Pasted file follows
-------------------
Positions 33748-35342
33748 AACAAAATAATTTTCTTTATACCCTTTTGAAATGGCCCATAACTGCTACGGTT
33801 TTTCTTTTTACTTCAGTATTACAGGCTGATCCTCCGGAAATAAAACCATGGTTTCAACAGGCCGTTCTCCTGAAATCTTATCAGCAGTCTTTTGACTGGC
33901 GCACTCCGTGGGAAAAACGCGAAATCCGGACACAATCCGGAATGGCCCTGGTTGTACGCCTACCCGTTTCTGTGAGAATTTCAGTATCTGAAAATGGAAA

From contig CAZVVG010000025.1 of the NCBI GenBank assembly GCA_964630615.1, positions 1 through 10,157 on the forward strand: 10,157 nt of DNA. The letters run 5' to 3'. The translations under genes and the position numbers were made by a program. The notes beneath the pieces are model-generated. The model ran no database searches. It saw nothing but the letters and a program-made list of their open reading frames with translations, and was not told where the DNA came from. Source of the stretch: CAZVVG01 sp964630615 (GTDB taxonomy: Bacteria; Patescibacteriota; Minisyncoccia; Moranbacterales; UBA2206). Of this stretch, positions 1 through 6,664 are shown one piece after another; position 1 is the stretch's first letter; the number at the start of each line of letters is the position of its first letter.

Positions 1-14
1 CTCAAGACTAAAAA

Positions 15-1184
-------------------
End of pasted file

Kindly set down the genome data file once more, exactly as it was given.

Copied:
Positions 33748-35342
33748 AACAAAATAATTTTCTTTATACCCTTTTGAAATGGCCCATAACTGCTACGGTT
33801 TTTCTTTTTACTTCAGTATTACAGGCTGATCCTCCGGAAATAAAACCATGGTTTCAACAGGCCGTTCTCCTGAAATCTTATCAGCAGTCTTTTGACTGGC
33901 GCACTCCGTGGGAAAAACGCGAAATCCGGACACAATCCGGAATGGCCCTGGTTGTACGCCTACCCGTTTCTGTGAGAATTTCAGTATCTGAAAATGGAAA

From contig CAZVVG010000025.1 of the NCBI GenBank assembly GCA_964630615.1, positions 1 through 10,157 on the forward strand: 10,157 nt of DNA. The letters run 5' to 3'. The translations under genes and the position numbers were made by a program. The notes beneath the pieces are model-generated. The model ran no database searches. It saw nothing but the letters and a program-made list of their open reading frames with translations, and was not told where the DNA came from. Source of the stretch: CAZVVG01 sp964630615 (GTDB taxonomy: Bacteria; Patescibacteriota; Minisyncoccia; Moranbacterales; UBA2206). Of this stretch, positions 1 through 6,664 are shown one piece after another; position 1 is the stretch's first letter; the number at the start of each line of letters is the position of its first letter.

Positions 1-14
1 CTCAAGACTAAAAA

Positions 15-1184